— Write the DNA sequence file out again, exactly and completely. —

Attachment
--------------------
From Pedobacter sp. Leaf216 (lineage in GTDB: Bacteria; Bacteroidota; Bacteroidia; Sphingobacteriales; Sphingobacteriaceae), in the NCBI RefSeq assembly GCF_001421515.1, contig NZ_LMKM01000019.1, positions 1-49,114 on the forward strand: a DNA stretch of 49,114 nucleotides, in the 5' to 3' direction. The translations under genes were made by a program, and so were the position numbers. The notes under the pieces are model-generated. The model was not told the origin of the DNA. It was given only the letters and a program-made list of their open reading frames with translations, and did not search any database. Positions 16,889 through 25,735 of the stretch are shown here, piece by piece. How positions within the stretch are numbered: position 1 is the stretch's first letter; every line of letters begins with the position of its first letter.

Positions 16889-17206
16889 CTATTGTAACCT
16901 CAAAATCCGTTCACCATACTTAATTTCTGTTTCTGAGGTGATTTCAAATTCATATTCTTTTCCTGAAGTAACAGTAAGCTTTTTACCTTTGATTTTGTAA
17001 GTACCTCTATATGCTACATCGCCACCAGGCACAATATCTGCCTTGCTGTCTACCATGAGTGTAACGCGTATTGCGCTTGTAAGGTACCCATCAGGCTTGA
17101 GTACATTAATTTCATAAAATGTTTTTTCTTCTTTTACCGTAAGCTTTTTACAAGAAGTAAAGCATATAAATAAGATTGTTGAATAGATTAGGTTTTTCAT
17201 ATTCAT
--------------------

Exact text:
From Pedobacter sp. Leaf216 (lineage in GTDB: Bacteria; Bacteroidota; Bacteroidia; Sphingobacteriales; Sphingobacteriaceae), in the NCBI RefSeq assembly GCF_001421515.1, contig NZ_LMKM01000019.1, positions 1-49,114 on the forward strand: a DNA stretch of 49,114 nucleotides, in the 5' to 3' direction. The translations under genes were made by a program, and so were the position numbers. The notes under the pieces are model-generated. The model was not told the origin of the DNA. It was given only the letters and a program-made list of their open reading frames with translations, and did not search any database. Positions 16,889 through 25,735 of the stretch are shown here, piece by piece. How positions within the stretch are numbered: position 1 is the stretch's first letter; every line of letters begins with the position of its first letter.

Positions 16889-17206
16889 CTATTGTAACCT
16901 CAAAATCCGTTCACCATACTTAATTTCTGTTTCTGAGGTGATTTCAAATTCATATTCTTTTCCTGAAGTAACAGTAAGCTTTTTACCTTTGATTTTGTAA
17001 GTACCTCTATATGCTACATCGCCACCAGGCACAATATCTGCCTTGCTGTCTACCATGAGTGTAACGCGTATTGCGCTTGTAAGGTACCCATCAGGCTTGA
17101 GTACATTAATTTCATAAAATGTTTTTTCTTCTTTTACCGTAAGCTTTTTACAAGAAGTAAAGCATATAAATAAGATTGTTGAATAGATTAGGTTTTTCAT
17201 ATTCAT